Postdoctoral Associate in Molecular Aspects of Age-Related Macular Degeneration

Organization
University of Miami Miller School of Medicine
Job Location
1501 NW 10th Ave. (M-860)
MIAMI, FL 33136
Job Description

The John P. Hussman Institute for Human Genomics at the University of Miami Miller School of Medicine is seeking a Postdoctoral Associate to work on the experimental aspects of age-related macular degeneration (AMD). This position will work on research directed towards identifying molecular mechanisms that confers the risk or protection of AMD.

Responsibilities:

  • Conduct research on AMD.
  • Perform high-throughput sequencing sample preparations, molecular genetics analyses, and bioinformatics analyses.
  • Conduct research in cell-based models and human eye tissues to evaluate the functional consequences and mechanisms of genetic factors in AMD.
  • Confer with principal investigators to review work assignments and develop plans for research experiments; make minor modifications to existing laboratory procedures and techniques to meet the needs of the particular equipment as required.
  • Review scientific literature to keep abreast of new developments and to obtain information regarding previous experiments to aid in the design and development of original procedures and techniques.
  • Supervise, train and instruct residents, interns, students or lower level personnel in molecular genetics techniques and procedures.
  • Compose manuscripts for publication and present research findings at lab meetings and conferences.


This list of duties and responsibilities is not intended to be all-inclusive and may be expanded to include other duties or responsibilities as necessary.

Requirements

Ph.D. or M.D. required. Experience in ophthalmology, molecular genetics, lentiviral gene delivery, eye tissue dissection/staining preferred. The ability to work as part of an interdisciplinary team is expected.

About Our Organization

The John P. Hussman Institute for Human Genomics is dedicated to using the very latest in cutting-edge technologies to identify genes involved in human diseases for the diagnosis, intervention and prevention of illness. Our work ranges broadly across many scientific disciplines and involves close collaboration with the global community of scientists and medical professionals, as well as the community at large.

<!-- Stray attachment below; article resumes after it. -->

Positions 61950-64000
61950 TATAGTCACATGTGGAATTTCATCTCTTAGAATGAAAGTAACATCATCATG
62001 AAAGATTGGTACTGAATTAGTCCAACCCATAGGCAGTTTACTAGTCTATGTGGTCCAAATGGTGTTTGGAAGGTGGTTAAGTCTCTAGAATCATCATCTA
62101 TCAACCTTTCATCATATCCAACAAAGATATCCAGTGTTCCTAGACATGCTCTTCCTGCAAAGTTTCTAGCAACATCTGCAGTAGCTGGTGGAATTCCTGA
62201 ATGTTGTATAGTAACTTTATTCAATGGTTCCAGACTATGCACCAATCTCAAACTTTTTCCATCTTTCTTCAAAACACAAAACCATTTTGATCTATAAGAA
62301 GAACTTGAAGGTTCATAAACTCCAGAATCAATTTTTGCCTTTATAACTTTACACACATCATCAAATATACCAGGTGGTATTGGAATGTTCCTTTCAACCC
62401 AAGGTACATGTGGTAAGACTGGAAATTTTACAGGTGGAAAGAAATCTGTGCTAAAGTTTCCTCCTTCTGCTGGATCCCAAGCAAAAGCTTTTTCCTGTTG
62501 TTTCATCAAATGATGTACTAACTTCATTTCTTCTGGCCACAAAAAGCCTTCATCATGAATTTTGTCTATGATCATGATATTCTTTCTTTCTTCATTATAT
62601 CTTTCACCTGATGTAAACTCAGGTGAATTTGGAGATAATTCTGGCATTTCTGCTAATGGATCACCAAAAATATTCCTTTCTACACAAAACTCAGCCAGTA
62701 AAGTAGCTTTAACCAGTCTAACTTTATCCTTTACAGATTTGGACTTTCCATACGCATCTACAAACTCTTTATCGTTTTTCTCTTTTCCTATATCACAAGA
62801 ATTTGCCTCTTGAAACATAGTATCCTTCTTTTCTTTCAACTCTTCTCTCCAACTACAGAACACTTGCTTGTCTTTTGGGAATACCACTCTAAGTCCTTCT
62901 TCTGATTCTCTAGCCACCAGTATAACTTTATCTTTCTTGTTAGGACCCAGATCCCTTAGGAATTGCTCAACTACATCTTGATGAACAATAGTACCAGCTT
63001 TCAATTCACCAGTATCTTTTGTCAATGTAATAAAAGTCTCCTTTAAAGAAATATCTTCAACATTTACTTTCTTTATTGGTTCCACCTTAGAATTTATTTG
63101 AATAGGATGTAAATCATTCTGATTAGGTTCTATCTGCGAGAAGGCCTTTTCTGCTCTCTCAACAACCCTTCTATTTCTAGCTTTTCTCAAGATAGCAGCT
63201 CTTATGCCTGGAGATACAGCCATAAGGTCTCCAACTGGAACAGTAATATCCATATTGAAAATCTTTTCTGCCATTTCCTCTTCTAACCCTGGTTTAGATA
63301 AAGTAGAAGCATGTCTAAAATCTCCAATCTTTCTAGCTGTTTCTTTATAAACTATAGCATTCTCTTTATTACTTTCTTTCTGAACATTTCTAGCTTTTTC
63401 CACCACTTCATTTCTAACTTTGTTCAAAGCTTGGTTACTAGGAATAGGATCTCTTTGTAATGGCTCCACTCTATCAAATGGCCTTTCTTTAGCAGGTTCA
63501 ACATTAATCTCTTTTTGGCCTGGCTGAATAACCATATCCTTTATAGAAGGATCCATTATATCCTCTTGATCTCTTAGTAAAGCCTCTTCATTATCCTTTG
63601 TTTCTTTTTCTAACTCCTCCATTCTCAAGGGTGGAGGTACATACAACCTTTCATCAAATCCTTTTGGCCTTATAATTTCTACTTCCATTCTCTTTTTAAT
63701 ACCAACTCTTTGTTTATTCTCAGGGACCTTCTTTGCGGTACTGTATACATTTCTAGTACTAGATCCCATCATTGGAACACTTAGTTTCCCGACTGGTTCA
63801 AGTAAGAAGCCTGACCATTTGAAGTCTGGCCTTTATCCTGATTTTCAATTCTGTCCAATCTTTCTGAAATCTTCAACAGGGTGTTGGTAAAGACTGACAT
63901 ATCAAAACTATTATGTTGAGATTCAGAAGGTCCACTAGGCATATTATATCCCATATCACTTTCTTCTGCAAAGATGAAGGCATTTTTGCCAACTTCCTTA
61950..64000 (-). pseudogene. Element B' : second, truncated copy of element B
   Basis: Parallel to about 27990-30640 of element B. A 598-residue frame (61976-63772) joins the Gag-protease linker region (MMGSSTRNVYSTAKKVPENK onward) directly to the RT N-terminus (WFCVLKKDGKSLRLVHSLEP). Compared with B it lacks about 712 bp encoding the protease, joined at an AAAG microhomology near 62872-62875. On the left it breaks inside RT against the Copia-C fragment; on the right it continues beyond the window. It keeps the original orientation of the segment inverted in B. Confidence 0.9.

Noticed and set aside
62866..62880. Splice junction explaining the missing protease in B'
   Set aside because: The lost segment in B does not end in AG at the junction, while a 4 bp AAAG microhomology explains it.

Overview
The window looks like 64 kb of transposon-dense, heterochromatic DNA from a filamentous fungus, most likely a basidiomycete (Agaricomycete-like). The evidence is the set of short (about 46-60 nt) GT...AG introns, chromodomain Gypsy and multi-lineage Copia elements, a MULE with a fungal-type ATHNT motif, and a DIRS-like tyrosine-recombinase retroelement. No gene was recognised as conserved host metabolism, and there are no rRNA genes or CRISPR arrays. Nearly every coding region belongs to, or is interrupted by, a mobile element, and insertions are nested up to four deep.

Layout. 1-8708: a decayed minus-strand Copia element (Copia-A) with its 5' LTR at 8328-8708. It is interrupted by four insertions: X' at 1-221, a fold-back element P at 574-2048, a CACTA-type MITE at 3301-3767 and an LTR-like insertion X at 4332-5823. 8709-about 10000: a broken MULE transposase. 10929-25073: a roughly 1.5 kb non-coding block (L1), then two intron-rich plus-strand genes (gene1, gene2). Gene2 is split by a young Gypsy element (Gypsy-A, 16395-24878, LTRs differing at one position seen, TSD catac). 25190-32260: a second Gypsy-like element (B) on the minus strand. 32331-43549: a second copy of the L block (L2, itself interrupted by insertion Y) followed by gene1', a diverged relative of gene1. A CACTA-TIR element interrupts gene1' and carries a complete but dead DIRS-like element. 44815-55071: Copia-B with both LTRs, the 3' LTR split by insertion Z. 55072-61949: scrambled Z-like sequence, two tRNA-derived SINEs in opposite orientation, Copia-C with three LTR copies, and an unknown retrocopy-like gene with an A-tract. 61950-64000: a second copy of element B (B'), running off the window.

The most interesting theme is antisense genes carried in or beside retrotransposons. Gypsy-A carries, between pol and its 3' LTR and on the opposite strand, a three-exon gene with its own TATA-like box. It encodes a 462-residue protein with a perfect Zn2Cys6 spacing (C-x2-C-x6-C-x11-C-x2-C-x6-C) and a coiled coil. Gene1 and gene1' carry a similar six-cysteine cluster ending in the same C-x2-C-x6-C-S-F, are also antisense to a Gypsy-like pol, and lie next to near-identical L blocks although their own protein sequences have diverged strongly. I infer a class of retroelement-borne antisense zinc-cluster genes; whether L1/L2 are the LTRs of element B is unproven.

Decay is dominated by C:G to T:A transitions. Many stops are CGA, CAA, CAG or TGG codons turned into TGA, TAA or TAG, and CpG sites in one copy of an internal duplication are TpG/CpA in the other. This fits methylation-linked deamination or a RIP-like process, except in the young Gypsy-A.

Our scientists are among the first generation of researchers realizing the potential of the Human Genome Project, the working genetic “map” of human DNA that was completed in 2003. They are leaders in the application of clinical, molecular, and mathematical techniques to identify genes leading to human disease.

While a single gene might cause some rare diseases, more common illnesses and disorders are the result of a complex interplay between multiple genetic factors and the environment. A variety of genes may contribute small pieces to the puzzle of diseases like Parkinson’s and cancer or to complex conditions like autism.

We are the ones piecing together that puzzle, the specialists mapping the varieties of genetic traits across many diverse populations like those that live in South Florida. We cannot do it without the support of patients, their families, and their communities. The field of human genomics is growing so rapidly, with breakthroughs and discoveries nearly every day. For this reason, the continued support of generous individuals and institutions is crucial. It is this combined effort that ultimately will lead to pioneering techniques, medicines and treatments tailored to individuals and families in an era of “personalized medicine.”

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